ISR Evolution in the Iraqi Theater
The setting is Iraq, 2008. Picture the following: A vehicle-borne improvised explosive device (VBIED) network has been responsible for several high-casualty attacks on coalition forces and local civilians. But now a cordon is in place, and unmanned aerial vehicles (UAVs) are overhead. The squad is ready to move in-waiting on the last bit of close target reconnaissance information. The primary target is present, and the squad is cleared to execute. They enter, clear the house, and capture six individuals. While clearing the house, the squad finds two vehicles rigged as car bombs. They quickly question the detainees and exploit the house. Jackpot-they get their guy (a Tier 2 target) and develop leads on a new target-someone higher up the chain in the insurgent cell. With minimal coordination and shift of close target reconnaissance assets, they follow up and hit the next target, taking down a VBIED cell leader, financier, and logistician. The squad also finds three more vehicles ready to execute additional bloody attacks. The result is that the back of a major VBIED cell has been broken so it can no longer terrorize the community, and leads on other extremists have been developed.
If the reader thinks this was a special operations forces (SOF) maneuver, he would be wrong. Such operations are happening daily with armor, artillery, and infantry units executing the mission. What enables this SOF-like capability with conventional units is the sudden increase in intelligence, surveillance, and reconnaissance (ISR), analysis, and exploitation assets delegated down to the brigade combat teams (BCTs).
We have seen a significant metamorphosis of intelligence operations in Iraq. Indeed, we still have much to learn, but we are on the right track. The capacity and capability of our intelligence systems have improved greatly in just 3 years. The successes enjoyed by Multi-National Corps-Iraq (MNC-I) are clearly demonstrated in the ability to leverage the sophistication of intelligence operations ongoing in Iraq today at the lowest levels of command.
Employment of ISR, according to the current counterinsurgency (COIN) doctrine, sets the conditions for the initial success of the surge in Iraq. Decentralization of ISR assets allowed BCT and regimental combat team (RCT) commanders (faced with vastly different problem sets) to gain and maintain contact with the enemy. ISR evolved along with the fight. The robust ISR currently available at the brigade level provides commanders with an unprecedented level of situational awareness. Commanders now have the flexibility to push ISR assets to the lowest tactical echelon, which is one of the most powerful enablers on the battlefield today.
The current environment in Iraq is complex and consists of four interacting conflicts: counteroccupation, terrorism, insurgency, and a communal struggle for power and survival. All are occurring in the context of a fragile state. This situation is further complicated by external influences. Each of these four conflicts is in a different stage, depending on which part of Iraq is being considered, and solving only one of these problems in isolation tends to make the others worse. Hence, there is no silver bullet solution; instead, solutions are as complex as the problem set. To confuse matters further, these conflicts cross unit, provincial, and international boundaries.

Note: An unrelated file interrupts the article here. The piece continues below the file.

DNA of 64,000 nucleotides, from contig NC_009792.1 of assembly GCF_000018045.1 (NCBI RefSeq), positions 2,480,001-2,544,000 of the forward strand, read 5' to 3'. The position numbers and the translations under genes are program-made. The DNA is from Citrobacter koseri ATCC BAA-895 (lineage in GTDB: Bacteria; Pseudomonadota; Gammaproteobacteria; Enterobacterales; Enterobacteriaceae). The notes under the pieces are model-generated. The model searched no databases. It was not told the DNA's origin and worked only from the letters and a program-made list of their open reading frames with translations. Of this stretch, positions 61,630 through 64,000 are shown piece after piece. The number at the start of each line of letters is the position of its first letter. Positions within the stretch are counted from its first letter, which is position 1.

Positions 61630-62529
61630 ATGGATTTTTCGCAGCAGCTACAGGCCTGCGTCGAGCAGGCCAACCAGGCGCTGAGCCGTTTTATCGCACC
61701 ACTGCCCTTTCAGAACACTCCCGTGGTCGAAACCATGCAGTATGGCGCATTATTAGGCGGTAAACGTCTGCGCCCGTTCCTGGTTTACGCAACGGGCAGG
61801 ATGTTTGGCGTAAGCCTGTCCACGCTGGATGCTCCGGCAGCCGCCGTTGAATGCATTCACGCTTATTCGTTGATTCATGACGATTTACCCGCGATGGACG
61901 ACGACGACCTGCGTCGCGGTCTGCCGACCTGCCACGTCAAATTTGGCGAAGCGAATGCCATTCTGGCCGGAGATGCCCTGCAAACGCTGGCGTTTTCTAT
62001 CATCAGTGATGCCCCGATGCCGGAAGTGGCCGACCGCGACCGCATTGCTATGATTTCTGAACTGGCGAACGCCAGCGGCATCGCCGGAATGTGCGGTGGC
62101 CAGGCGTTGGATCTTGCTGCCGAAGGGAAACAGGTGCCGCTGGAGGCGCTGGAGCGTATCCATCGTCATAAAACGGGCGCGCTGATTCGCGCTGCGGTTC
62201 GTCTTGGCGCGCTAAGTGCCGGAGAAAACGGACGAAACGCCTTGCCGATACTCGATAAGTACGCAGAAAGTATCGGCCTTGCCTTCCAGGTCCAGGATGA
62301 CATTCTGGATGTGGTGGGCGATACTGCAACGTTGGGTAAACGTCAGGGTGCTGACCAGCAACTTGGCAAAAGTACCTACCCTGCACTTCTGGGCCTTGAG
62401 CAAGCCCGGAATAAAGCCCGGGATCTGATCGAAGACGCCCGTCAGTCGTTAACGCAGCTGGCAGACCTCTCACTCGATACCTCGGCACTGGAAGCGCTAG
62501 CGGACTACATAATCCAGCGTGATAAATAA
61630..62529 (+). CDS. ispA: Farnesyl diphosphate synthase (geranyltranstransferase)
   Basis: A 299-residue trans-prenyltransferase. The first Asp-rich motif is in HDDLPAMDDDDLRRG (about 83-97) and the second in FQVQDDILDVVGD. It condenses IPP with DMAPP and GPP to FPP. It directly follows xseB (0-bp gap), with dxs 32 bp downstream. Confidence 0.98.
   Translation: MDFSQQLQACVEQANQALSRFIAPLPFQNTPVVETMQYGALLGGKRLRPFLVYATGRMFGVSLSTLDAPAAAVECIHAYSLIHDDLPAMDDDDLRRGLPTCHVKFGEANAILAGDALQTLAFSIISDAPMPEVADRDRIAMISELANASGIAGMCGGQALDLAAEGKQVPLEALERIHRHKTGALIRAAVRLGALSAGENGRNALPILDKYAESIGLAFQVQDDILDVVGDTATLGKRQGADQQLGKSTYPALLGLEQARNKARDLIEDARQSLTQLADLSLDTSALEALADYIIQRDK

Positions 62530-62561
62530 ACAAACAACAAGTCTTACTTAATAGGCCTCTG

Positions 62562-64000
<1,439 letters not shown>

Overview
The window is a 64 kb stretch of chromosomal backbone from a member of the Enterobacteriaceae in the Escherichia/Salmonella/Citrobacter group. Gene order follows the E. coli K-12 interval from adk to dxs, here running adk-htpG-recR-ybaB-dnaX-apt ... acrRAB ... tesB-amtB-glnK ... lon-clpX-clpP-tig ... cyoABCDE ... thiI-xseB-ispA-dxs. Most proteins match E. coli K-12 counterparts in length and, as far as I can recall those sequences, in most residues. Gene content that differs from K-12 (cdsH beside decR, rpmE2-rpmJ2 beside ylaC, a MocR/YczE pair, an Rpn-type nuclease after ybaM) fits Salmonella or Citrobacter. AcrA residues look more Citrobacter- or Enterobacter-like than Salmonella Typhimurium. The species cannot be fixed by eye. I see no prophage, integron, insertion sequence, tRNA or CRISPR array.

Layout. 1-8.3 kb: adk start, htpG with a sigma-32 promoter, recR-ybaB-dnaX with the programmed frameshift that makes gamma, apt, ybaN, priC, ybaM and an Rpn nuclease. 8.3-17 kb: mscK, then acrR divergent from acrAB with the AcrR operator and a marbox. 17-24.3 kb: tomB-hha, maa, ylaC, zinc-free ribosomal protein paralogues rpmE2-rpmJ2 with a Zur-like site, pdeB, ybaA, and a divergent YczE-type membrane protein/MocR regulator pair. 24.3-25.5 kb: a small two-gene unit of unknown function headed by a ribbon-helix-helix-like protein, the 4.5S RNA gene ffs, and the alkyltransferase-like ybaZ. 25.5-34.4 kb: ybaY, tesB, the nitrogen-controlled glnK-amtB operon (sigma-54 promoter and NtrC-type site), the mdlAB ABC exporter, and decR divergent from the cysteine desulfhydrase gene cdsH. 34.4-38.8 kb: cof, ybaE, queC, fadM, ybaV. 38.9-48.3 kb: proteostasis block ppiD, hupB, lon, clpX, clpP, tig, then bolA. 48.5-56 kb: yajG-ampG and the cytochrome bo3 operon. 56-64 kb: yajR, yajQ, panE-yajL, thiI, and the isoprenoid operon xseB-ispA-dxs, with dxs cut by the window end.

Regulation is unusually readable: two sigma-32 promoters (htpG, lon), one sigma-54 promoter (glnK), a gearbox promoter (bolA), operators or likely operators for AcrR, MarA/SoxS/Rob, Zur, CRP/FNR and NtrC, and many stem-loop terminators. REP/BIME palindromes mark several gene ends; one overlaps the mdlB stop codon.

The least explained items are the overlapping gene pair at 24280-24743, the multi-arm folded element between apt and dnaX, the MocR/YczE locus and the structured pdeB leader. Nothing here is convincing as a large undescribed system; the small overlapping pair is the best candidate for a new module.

As the corps manages simultaneous, multidivision operations fighting a full-spectrum, decentralized counterinsurgency across multiple, disparate operating environments, ISR does not always lend itself to "streamlining." The nature of the conflict makes it apparent that no single approach to ISR management will apply effectively. To gain understanding and provide the battlespace owners at all echelons situational awareness, ISR must be robust and dynamic and controlled at the right headquarters in order to get commanders the information and intelligence needed to make decisions on a decentralized COIN battlefield.
Comprehensive coordination between operations and intelligence from the inception of major operations ensures that critical collection requirements are as well forecast and resourced as possible. However, it is important to note that deliberate planning for ISR support of COIN warfare does not alter the fact that more immediate and critical requirements emerge and continually evolve. In fact, the ability to retask assets quickly is an important aspect of exploiting operational and strategic opportunities that present themselves and are in line with the commander's intent and standing ISR priorities.
The Iraqi threat environment contains insurgents and militias who at any time might be working with or against each other. Moreover, most are consistently working against coalition forces. The COIN environment's decentralized nature makes it imperative that ISR asset control, from tactical through theater level, be pushed to the lowest possible echelon, while it is simultaneously managed by the corps to maintain flexibility.